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A powerful punch

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September 15, 2017

Seymour Health is facing skyrocketing power bills, adding more strain to the hospital’s already constrained budget.

In the past financial year, Seymour Health has seen an almost $200000 increase on its already sizeable yearly electricity and gas costs.

Seymour Health chief executive Chris McDonnell said their electricity bill had increased by about $140000 from the last financial year to this year, while an increase in gas prices had only applied from January but had seen a $50000 increase in just those six months.

Going by that, for the full year ahead Seymour Health can anticipate an increase of around $250000 in energy costs for the year, when the increase in gas prices is effective for the full 12 months.

‘‘Other costs go up year-on-year, it’s all relative, and we do get a slight budget increase to absorb things like an increase in wage costs and other operating costs, but $190000 on top of our normal expenditure on gas and electricity really does have an impact,’’ Mr McDonnell said.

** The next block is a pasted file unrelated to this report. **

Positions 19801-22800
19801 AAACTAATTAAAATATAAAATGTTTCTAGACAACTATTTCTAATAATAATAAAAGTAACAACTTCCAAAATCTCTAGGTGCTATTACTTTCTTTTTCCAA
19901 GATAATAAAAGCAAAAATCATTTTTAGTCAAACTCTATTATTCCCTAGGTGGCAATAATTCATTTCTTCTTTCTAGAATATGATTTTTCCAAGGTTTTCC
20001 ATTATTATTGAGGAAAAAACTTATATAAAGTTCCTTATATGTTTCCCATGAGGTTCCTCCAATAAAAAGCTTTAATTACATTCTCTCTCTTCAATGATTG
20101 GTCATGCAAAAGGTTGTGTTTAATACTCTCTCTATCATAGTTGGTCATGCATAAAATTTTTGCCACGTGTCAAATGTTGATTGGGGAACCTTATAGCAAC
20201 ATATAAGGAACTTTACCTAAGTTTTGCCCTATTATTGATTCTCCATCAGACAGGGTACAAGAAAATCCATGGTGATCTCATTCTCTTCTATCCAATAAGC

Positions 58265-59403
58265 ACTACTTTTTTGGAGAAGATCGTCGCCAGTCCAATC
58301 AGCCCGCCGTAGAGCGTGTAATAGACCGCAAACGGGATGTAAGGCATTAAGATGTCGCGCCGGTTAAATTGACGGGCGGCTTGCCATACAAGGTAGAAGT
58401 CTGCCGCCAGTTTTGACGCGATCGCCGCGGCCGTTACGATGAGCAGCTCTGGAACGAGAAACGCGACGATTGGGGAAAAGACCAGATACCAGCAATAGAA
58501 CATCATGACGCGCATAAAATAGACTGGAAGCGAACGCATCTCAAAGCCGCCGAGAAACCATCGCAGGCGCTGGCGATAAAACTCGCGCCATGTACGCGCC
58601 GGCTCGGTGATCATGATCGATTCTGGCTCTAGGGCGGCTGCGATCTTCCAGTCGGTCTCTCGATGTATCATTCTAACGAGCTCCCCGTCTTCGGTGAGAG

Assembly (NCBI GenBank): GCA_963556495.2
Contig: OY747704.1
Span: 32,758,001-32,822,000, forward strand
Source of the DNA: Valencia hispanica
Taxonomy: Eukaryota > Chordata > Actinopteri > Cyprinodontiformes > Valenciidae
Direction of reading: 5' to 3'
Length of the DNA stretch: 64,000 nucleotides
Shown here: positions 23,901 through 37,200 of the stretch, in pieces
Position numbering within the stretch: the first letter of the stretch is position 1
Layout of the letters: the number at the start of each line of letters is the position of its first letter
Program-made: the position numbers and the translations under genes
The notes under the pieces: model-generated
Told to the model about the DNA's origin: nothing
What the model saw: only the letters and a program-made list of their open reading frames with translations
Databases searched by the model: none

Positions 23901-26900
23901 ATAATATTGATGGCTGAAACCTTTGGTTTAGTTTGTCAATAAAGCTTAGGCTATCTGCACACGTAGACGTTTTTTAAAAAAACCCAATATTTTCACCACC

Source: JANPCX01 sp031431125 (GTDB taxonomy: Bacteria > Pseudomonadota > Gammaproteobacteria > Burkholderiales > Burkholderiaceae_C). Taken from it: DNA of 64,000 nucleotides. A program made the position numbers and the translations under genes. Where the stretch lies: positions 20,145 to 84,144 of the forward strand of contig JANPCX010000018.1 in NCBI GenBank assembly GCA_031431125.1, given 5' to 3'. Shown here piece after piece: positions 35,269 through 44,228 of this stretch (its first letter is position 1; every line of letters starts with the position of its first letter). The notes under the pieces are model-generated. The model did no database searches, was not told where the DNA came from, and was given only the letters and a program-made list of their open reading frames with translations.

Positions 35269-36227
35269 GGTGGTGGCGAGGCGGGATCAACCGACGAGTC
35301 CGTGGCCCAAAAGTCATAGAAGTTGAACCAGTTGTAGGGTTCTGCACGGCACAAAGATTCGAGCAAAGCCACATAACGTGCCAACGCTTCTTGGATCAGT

‘‘Any standardised budget increase that we get is quickly eaten away by rises in costs elsewhere, but we have to account for these gas and electricity price increases in this year’s budget as well and we’re doing all we can to make sure we cater for it.

‘‘That might mean we have to delay a few capital works we thought we might do, because at the end of the day we have got to maintain patient care and safety.

‘‘As a hospital that’s operating around the clock 24-7, we’re a high energy user, it’s the nature of what we do. With things like maintaining temperature controls and so on for safe patient care, we have high energy use as a necessity.’’

Mr McDonnell spoke about the local health service’s plight at a recent round-table discussion in Seymour, led by Member for Euroa Steph Ryan.

Energy Minister Lily D’Ambrosio has yet to guarantee additional energy costs at country hospitals would be covered in future budgets.

‘‘The pressure that is being placed on our hospitals is simply unsustainable,’’ Ms Ryan said.

‘‘Seymour’s hospital auxiliary cannot be expected to fundraise hundreds of thousands of dollars through cake stalls to try and cover this huge increase.

‘‘As a result the hospital has no choice but to absorb this into their current budget which puts pressure on frontline services.’’

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